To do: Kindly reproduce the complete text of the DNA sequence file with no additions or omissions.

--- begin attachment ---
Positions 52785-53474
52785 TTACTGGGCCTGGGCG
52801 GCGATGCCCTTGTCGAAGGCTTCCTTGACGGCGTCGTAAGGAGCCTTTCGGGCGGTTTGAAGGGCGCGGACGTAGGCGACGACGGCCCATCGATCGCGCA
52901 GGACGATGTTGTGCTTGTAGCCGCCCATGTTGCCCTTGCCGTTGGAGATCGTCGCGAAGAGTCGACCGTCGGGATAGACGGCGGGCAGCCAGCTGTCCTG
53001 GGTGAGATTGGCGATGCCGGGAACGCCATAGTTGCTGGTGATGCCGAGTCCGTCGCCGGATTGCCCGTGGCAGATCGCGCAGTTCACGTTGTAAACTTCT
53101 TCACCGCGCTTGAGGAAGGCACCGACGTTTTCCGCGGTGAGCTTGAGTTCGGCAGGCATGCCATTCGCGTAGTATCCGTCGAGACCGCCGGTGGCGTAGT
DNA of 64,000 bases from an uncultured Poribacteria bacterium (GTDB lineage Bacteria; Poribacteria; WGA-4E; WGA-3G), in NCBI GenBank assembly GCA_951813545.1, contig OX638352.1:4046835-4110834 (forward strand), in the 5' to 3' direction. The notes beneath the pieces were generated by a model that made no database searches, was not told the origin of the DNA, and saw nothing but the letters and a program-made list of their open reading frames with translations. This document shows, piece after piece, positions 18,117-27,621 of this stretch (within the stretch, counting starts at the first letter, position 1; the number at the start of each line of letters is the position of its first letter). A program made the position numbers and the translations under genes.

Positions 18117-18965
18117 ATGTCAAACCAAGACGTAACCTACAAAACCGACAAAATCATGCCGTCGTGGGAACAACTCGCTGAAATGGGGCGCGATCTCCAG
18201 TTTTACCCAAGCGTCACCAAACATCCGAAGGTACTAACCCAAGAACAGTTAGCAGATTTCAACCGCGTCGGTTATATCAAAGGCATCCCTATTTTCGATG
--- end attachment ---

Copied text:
Positions 52785-53474
52785 TTACTGGGCCTGGGCG
52801 GCGATGCCCTTGTCGAAGGCTTCCTTGACGGCGTCGTAAGGAGCCTTTCGGGCGGTTTGAAGGGCGCGGACGTAGGCGACGACGGCCCATCGATCGCGCA
52901 GGACGATGTTGTGCTTGTAGCCGCCCATGTTGCCCTTGCCGTTGGAGATCGTCGCGAAGAGTCGACCGTCGGGATAGACGGCGGGCAGCCAGCTGTCCTG
53001 GGTGAGATTGGCGATGCCGGGAACGCCATAGTTGCTGGTGATGCCGAGTCCGTCGCCGGATTGCCCGTGGCAGATCGCGCAGTTCACGTTGTAAACTTCT
53101 TCACCGCGCTTGAGGAAGGCACCGACGTTTTCCGCGGTGAGCTTGAGTTCGGCAGGCATGCCATTCGCGTAGTATCCGTCGAGACCGCCGGTGGCGTAGT
DNA of 64,000 bases from an uncultured Poribacteria bacterium (GTDB lineage Bacteria; Poribacteria; WGA-4E; WGA-3G), in NCBI GenBank assembly GCA_951813545.1, contig OX638352.1:4046835-4110834 (forward strand), in the 5' to 3' direction. The notes beneath the pieces were generated by a model that made no database searches, was not told the origin of the DNA, and saw nothing but the letters and a program-made list of their open reading frames with translations. This document shows, piece after piece, positions 18,117-27,621 of this stretch (within the stretch, counting starts at the first letter, position 1; the number at the start of each line of letters is the position of its first letter). A program made the position numbers and the translations under genes.

Positions 18117-18965
18117 ATGTCAAACCAAGACGTAACCTACAAAACCGACAAAATCATGCCGTCGTGGGAACAACTCGCTGAAATGGGGCGCGATCTCCAG
18201 TTTTACCCAAGCGTCACCAAACATCCGAAGGTACTAACCCAAGAACAGTTAGCAGATTTCAACCGCGTCGGTTATATCAAAGGCATCCCTATTTTCGATG